THE ORDER #2 (Marvel, 2002) – “It’s Our World,” [W] Jo Duffy & Kurt Busiek, [A] Chris Batista. This series was a sequel to Busiek and Larsen’s Defenders. In this issue the Order – Dr. Strange, Silver Surfer, Namor and Hulk – go mad with power and take over Red Robin’s island. The other former Defenders discover that the four Order members are impostors and that their real selves are imprisoned in another dimension. This issue includes an annoying stereotypical character named Papa Hagg, but otherwise I liked it. A funny moment is when the Surfer and Strange create a palace for each of the Order members, and the Hulk’s “palace” is the Las Vegas strip.
MS. TREE QUARTERLY #7 (DC, 1992) – “The Family Way,” [W] Max Allan Collins, [A] Terry Beatty. Ms. Tree’s stepson Mike falls in love with Lisa Muerta, a member of the Muerta family, Ms. Tree’s nemeses. Frankie Muerta, a terrifying madman even by the standards of his family, escapes from prison and kidnaps Lisa, and the current Muerta family head hires Ms. Tree to get rid of Frankie. In the climax of the story, Ms. Tree stupidly allows Frankie to get the drop on her at least three different times, and she only survives because Mike follows her and kills Frankie. On the last page, Ms. Tree discovers she’s pregnant. There’s also a Midnight backup story by Ed Gorman and Rick Burchett. On the letters page, Collins states that Ms. Tree is not set in the DC universe “although I would love to see Ms. Tree meet Batman.” That would be funny, because Batman would probably perceive her as a deranged serial killer who keeps using her police connections to get away with murdering criminals.
FANTASTIC FOUR #328 (Marvel, 1989) – “Bad Dream,” [W] Steve Englehart (as John Harkness), [A] Keith Pollard. A depowered Ben Grimm has to save the FF from the Frightful Four, whose newest member is Aron the rogue Watcher. At the end, Aron teleports the FF to the moon and shows them that he’s created clones of them. This isn’t as bad as some of Englehart’s other work of this period, but it’s not great either. In this issue Ben and Alicia act as if they’re still a couple.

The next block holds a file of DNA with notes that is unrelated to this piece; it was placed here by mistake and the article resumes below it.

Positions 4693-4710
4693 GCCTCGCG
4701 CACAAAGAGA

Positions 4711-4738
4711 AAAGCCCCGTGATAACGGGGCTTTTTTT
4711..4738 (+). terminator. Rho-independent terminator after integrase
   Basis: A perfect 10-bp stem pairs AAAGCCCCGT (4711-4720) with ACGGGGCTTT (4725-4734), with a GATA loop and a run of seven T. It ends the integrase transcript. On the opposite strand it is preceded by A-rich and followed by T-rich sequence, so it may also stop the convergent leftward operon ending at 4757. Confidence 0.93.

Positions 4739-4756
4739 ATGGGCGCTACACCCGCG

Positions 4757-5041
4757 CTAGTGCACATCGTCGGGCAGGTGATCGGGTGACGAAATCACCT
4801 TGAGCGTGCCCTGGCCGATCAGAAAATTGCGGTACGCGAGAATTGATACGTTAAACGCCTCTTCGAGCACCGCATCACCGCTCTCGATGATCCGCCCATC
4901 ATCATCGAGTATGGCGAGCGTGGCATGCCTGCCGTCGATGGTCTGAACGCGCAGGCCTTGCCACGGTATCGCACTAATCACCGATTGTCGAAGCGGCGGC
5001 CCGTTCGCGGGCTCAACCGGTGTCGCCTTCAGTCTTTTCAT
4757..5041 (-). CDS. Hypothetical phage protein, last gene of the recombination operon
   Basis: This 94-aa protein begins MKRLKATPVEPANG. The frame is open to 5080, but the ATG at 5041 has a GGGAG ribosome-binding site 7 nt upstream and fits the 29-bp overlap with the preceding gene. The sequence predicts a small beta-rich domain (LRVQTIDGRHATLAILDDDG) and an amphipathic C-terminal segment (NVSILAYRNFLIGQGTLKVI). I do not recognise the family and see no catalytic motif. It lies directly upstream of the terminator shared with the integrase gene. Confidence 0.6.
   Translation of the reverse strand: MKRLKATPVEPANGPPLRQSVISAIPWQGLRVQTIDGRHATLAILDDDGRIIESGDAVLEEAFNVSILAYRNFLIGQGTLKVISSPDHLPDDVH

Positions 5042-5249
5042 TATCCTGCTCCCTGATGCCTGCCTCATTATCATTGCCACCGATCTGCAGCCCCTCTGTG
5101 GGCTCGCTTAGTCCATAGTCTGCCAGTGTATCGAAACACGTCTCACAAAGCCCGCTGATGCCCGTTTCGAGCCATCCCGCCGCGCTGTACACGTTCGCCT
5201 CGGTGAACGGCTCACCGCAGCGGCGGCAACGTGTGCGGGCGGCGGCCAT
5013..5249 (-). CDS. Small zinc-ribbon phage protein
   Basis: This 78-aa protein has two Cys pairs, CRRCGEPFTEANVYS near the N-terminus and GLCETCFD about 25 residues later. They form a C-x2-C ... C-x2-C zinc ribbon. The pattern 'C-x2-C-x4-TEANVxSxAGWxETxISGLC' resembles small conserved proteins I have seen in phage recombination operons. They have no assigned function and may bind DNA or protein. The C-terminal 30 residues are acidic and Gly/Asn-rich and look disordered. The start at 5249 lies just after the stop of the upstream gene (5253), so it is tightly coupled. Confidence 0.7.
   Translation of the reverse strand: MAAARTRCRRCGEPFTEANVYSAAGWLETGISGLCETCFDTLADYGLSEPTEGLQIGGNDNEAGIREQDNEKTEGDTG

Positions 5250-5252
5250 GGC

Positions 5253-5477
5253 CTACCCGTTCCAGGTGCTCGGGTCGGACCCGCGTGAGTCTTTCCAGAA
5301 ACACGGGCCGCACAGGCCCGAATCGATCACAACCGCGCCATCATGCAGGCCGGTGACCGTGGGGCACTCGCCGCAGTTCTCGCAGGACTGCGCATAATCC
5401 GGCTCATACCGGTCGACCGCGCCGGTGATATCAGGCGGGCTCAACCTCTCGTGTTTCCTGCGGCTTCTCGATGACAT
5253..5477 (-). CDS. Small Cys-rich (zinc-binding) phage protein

DETECTIVE COMICS #1031 (DC, 2021) – “Smash the Mirror,” [W] Peter J. Tomasi, [A] Bilquis Evely. During the mayoral elections, a villain named the Mirror leads a campaign against masked superheroes, and Batman and his sidekicks have to stop a brawl between their own supporters and the Mirror’s supporters. This is a mediocre issue. The best thing about it is the scene where Damian intimidates a corrupt policewoman while petting her cat.
ANGELA: ASGARD’S ASSASSIN #5 (Marvel, 2015) – untitled, [W] Kieron Gillen w/ Marguerite Bennett, [A] Phil Jimenez w/ Stephanie Hans. In the main story, Angela and the Guardians of the Galaxy invade Heven. In the inset story, drawn by Stephanie Hans, Angela fights Thor. BTW, Stephanie Hans was at Worldcon, but I didn’t get to speak to her. Anyway, this is a mediocre issue, and the Guardians and Thor appearances felt gratuitous.